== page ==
- 84 Health and wellness awareness
- 85 Integrative design
- 86 Post-occupancy surveys
- 87 Beauty and design I
- 88 Biophilia I - qualitative
- 89 Adaptable spaces
- 90 Healthy sleep policy
- 91 Business travel
- 92 Building health policy
- 93 Workplace family support
- 94 Self-monitoring
- 95 Stress and addiction treatment
- 96 Altruism
- 97 Material transparency
- 98 Organizational transparency
- 99 Beauty and design II
- 100 Biophilia II - quantitative
- P5 Health through housing equity
- P6 Education space provisions
To minimize disruptions to occupants' sleep and fitness regimens, and personal relationships by adopting supportive travel policies.
Business travel is often associated with a number of negative health outcomes. Research from the World Bank indicates that business travel is associated with higher total medical claim costs, with the highest increase attributed to psychological disorders related to stress. Additionally, findings indicate that the main stressors of business travel are impacts on family and personal life, jetlag, increased workload upon return and isolation from family and friends.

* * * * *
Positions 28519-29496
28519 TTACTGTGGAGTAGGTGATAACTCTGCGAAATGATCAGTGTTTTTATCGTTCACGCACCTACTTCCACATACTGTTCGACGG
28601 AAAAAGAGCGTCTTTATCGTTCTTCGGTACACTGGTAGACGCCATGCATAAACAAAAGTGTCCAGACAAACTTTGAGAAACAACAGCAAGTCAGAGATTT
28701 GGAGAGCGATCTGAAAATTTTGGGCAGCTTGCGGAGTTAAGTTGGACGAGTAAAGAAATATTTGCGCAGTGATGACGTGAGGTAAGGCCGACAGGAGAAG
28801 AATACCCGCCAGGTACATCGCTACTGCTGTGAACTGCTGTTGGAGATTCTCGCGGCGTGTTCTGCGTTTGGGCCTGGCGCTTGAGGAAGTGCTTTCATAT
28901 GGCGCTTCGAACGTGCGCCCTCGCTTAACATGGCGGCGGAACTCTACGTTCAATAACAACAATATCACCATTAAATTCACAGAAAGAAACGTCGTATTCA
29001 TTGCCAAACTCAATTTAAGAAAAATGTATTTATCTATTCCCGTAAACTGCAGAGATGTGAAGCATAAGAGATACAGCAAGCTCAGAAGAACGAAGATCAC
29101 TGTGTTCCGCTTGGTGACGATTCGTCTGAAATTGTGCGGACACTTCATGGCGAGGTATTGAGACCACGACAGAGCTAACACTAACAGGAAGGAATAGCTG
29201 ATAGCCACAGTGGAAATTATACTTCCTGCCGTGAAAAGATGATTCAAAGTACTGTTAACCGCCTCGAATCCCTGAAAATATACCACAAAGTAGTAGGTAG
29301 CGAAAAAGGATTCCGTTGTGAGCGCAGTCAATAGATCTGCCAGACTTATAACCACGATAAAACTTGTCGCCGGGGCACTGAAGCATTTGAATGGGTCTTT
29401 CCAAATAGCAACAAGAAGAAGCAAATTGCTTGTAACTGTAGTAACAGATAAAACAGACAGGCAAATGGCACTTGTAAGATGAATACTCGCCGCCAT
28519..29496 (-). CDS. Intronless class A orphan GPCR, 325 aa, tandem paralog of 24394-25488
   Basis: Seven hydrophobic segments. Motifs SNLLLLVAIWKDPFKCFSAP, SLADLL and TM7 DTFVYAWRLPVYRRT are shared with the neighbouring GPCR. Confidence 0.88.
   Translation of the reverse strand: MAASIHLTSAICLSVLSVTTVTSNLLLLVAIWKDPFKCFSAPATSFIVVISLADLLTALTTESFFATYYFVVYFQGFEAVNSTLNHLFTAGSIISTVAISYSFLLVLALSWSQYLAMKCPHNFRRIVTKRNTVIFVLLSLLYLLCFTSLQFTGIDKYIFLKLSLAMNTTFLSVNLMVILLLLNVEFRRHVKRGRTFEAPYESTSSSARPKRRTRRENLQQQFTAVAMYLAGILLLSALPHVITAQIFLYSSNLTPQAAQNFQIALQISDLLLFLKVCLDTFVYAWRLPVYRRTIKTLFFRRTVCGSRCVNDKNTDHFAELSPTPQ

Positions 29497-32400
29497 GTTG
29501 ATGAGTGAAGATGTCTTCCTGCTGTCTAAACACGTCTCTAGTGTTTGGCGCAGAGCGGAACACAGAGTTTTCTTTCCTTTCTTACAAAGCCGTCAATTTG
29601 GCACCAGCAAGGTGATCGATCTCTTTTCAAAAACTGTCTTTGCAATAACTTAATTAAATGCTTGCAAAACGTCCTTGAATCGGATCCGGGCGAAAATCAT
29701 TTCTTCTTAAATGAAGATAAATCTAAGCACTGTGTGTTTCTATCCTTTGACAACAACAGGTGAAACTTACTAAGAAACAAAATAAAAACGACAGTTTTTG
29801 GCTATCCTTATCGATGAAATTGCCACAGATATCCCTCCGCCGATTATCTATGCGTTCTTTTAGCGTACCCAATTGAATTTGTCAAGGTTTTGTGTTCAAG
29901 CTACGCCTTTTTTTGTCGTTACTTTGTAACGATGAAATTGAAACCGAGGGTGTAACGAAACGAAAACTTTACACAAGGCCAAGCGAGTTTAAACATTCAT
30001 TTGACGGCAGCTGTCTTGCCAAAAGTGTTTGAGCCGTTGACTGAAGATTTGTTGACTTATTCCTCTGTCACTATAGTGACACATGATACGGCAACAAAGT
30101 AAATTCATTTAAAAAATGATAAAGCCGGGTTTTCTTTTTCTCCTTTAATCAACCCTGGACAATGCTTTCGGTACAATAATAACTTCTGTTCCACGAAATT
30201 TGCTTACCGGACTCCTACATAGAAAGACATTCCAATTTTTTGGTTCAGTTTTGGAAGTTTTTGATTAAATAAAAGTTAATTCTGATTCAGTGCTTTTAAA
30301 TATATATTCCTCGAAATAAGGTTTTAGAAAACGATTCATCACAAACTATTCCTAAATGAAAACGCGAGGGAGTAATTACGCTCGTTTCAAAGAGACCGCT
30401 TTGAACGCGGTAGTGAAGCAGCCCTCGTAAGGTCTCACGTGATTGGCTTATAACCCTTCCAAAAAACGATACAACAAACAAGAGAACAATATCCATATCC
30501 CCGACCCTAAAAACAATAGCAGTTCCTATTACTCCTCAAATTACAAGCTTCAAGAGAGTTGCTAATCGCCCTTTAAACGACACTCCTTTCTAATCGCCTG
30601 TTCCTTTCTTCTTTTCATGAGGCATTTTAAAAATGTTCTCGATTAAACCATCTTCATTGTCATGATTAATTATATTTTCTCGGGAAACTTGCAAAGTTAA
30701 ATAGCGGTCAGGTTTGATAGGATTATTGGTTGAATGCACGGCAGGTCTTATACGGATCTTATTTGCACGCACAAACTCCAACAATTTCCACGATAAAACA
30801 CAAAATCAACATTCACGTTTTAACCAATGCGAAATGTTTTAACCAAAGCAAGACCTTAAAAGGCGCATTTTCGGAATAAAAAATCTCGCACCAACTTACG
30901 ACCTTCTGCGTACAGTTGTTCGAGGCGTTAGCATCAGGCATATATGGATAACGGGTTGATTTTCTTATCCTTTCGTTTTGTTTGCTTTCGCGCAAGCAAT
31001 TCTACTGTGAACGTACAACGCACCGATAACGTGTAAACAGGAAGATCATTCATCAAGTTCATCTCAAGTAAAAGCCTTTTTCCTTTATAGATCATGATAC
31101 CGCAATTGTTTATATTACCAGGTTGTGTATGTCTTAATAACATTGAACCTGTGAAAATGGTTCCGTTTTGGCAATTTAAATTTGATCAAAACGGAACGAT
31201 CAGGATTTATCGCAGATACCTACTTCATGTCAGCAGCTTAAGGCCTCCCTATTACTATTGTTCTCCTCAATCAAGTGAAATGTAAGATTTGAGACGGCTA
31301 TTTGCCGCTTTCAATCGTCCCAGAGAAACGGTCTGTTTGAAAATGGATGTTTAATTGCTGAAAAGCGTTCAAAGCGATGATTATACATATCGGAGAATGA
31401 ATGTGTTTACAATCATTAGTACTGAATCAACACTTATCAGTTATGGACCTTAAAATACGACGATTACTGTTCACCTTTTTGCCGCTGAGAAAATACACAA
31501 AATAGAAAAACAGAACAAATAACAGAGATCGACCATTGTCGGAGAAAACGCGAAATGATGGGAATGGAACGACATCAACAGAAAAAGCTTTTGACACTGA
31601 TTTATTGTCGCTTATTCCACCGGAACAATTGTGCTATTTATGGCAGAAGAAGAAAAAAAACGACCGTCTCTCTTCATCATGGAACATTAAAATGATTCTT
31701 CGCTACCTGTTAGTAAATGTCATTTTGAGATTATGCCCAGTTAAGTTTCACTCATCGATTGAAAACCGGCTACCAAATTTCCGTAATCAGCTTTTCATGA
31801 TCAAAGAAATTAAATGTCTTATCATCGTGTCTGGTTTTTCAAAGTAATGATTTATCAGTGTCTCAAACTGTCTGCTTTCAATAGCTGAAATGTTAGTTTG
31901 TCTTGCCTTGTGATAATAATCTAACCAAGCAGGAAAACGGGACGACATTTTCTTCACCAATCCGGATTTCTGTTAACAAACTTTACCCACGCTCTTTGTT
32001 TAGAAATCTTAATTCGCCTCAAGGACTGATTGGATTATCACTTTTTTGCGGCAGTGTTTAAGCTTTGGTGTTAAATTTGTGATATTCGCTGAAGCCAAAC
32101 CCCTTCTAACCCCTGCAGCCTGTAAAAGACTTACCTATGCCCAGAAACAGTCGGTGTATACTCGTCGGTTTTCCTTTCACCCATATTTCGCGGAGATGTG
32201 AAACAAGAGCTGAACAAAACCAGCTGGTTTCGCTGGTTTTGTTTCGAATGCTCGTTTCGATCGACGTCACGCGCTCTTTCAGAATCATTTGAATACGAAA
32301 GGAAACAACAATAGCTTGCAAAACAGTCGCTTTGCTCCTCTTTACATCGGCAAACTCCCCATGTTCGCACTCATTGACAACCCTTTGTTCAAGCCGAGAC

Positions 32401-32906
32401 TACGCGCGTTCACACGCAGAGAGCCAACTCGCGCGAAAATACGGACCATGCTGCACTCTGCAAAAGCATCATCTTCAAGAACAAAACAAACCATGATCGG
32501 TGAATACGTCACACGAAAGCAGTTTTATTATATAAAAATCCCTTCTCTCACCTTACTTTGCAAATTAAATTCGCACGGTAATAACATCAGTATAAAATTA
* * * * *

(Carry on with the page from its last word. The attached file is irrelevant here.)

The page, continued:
In order to reduce stress related to business travel, employers promote the following policies:
Employees are provided the option to select non red-eye flights or are given the option to work remotely on the day of arrival from a red-eye flight.
Employees are not required to take business trips for which the total travel time (including lay-overs, wait times and travel to and from terminals) exceeds both 5 hours and 25% of the total trip duration.
During long business trips (domestic travel lasting more than 2 weeks and international travel lasting more than 4 weeks), employees are given the time off and a budget to fly home for at least 48 hours or to fly a friend or family member to meet them.
Employees are booked at hotels with free fitness centers or reimbursed for any gym usage fees incurred during their travel.